I lie very still trying not to move. I don’t want to break the illusion that I am sound asleep. I feel eyes boring into me, watching the rhythm of my breathing, waiting for the sign that I am awake. It’s not the kids. Their sense of self preservation tells them not to rouse their napping mother. There’s only one with the intestinal fortitude to poke a sleeping dragon. It’s the cat, curled tightly beside me, hopeful.
I open one eye, and she greets me with a little chirp that is half-purr, half-meow, all hopeful. I close my eye and remain very still. She is onto me, however. After a moment or two, I can’t take the pressure and open my eyes. Again the friendly little greeting, but she doesn’t yet leave her post. I make eye contact. That’s all the invitation she needs. She is in my face in the blink of a sleepy eye. I feel her Friskies-breath as she bumps my chin. Impatiently she curls her head under my hand. “Pet me!” she says clearly. “Pet me NOW!” How can I resist?
She’s an ancient animal, a relic from the beginning of our marriage, our first baby. The little bag of bones, all eyeballs and distended belly, that followed us out of the woods, crying hopefully “Please don’t leave me!” The waif who bit me in her haste to get to the proffered food and sent us into rabies quarantine. She was my only company that first long year when my husband worked residential shifts two hours away, returning home every 3 days if we were lucky. What adventures we have had!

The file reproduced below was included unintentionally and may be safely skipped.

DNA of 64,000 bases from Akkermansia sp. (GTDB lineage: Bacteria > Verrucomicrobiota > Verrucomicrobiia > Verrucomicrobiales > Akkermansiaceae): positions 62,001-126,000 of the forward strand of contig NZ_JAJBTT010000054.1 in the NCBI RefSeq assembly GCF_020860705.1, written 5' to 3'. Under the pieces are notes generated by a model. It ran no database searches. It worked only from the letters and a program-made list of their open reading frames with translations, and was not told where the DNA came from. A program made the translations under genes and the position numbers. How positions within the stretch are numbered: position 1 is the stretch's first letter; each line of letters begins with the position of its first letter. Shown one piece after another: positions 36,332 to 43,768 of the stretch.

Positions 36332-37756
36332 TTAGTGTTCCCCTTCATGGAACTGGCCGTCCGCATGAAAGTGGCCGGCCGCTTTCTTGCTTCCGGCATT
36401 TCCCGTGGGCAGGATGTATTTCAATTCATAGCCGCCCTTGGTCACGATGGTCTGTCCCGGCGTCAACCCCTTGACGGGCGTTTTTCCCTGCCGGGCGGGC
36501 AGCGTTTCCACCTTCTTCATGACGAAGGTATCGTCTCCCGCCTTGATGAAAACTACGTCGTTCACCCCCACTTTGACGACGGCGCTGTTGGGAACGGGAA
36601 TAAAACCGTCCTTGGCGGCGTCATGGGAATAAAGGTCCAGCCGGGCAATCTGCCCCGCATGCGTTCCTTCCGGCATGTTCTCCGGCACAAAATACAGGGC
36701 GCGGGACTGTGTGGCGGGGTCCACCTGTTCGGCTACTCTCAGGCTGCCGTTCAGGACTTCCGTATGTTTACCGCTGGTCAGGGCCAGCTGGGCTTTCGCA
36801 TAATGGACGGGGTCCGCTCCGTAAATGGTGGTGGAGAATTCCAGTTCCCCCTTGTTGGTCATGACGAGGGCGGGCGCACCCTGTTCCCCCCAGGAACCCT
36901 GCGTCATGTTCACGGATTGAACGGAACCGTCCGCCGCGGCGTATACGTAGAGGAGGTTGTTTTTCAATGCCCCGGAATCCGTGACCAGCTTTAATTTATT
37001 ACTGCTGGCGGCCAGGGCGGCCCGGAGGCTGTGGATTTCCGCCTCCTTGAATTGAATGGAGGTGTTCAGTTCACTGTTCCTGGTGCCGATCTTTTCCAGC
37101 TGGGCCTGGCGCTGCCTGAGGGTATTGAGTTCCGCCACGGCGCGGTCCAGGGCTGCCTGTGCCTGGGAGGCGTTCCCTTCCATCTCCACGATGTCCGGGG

The old girl senses my weakness and begins the purr and pace routine that ensures that every one of her itchy spots receive attention. If I flag, she’s more than willing to nudge my hand, to remind me what I was put here for.
I think of all the water that has passed under my bridge in the years since this cat found us. 7 moves in 2 different states, college graduation, three kids, two other cats (for which she has never forgiven us completely), reptiles too numerous to count, several dogs, all of whom learned their place within the first 24 hours. She has forever been my nap-buddy, quick to curl up on my chest as a kitten, or beside me when she grew too big. I can’t bear to think about the day when I wake up without her. She has always been there. I wish she always could be.